John's Reviews > The Cat's Table

The Cat's Table by Michael Ondaatje
Rate this book
Clear rating

by
7324264
's review
Jan 11, 12

bookshelves: books-i-own, fiction

Michael Ondaatje returns once more to his youth to craft a memorable, and at times poignant and electrifying, odyssey of a young boy's sea voyage from his native Ceylon to distant England in "The Cat's Table", which is a notable addition among his novels in a long, productive, and illustrious literary career, though it falls short of his earlier classics "The English Patient" and "Anil's Ghost" (However, I do regard it as among the best novels published this year that I've read, having been engrossed with Ondaatje's simple, yet quite lyrical, prose so much that I found it impossible to put down.). His latest is neither another routine coming-of-age novel nor one that recalls wistfully, with ample pathos, the loss of innocence of a young boy at the cusp of adolescence. Instead, Ondaatje uses this seaborne odyssey as a means of allowing his young protagonist, Michael, as an adult, to recall and then to reflect on, the subsequent fortunes of himself, Ramadhin and Cassius (his two young friends aboard the liner Oronsay) and his cousin Emily (another fellow Oronsay passenger) looking back on the voyage itself as a key momentous event in their respective lives.

Ondaatje introduces us to the three boys and rather undistinguished adults sitting at the "cat's table", the one furthest from the Captain's table in the liner's dining room. There's Max Mazappa, the ship's pianist dreaming of reviving his prior successful career in music, Ceylonese botanist Larry Daniels (who, like the boys, is making his first trip to Europe), and an English woman, Perinetta Lasquetti, a pigeon fancier, en route home to England with her small colony of pigeons. Michael and the others receive from them a first-rate education on jazz and on the sex lives of women. From his older cousin Emily, he feels the first stirrings of adolescent sexual arousal. There are also two shadowy figures, looming large within the imaginations of the boys and adults, as though they are unseen specters haunting the ship; the shackled prisoner, a Ceylonese murderer, seen by Michael and the other boys at night, pacing the deck under guard, and the bedridden, hydrophobic Ceylonese businessman, whose ultimate fates will follow equally disastrous courses during Oronsay's three-week long sea voyage.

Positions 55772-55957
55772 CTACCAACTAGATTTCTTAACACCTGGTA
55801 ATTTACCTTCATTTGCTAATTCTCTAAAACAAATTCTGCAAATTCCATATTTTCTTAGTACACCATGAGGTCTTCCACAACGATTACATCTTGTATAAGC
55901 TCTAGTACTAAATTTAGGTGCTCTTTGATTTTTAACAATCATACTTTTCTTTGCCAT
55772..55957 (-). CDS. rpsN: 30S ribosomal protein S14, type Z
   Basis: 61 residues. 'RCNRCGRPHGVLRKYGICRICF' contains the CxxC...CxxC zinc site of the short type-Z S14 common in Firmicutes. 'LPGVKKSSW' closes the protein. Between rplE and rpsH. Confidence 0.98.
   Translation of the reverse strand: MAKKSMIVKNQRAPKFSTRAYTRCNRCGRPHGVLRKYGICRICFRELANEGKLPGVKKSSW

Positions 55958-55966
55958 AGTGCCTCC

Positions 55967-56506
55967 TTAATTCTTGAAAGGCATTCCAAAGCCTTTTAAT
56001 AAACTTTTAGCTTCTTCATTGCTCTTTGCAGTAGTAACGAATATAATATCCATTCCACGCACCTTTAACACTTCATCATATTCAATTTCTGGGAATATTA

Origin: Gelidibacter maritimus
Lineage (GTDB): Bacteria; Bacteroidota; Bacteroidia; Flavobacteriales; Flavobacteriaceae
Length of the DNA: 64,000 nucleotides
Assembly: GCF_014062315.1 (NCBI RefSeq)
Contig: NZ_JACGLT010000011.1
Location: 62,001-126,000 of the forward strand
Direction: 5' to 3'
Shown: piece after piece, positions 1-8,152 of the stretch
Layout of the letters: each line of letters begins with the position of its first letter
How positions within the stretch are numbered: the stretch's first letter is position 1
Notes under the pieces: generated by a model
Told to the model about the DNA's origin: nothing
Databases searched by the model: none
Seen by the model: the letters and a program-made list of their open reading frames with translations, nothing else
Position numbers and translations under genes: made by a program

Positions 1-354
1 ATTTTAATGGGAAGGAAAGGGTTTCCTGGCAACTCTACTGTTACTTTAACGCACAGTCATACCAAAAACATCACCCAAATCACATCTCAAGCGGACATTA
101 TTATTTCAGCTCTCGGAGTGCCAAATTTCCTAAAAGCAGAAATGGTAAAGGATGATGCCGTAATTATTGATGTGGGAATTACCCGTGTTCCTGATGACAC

Readers may find jarring Ondaatje's narrative shifts between the young and adult Michael, and how certain key scenes are rendered differently from the perspectives of Ramadhin, Cassius and Emily. This may be why "The Cat's Table" isn't quite the literary classic that "The English Patient" is, but some may think that they do work, especially when he recounts a pivotal moment at night during the voyage, through the eyes of his long-lost cousin Emily, whom he meets unexpectedly years later, in Vancouver, British Columbia, Canada. Readers will certainly appreciate Ondaatje's excellent prose, and that, more than anything else, may be the key reason why his fictional sea voyage is one well worth taking.

2 likes · likeflag

Sign into Goodreads to see if any of your friends have read The Cat's Table.
sign in »

No comments have been added yet.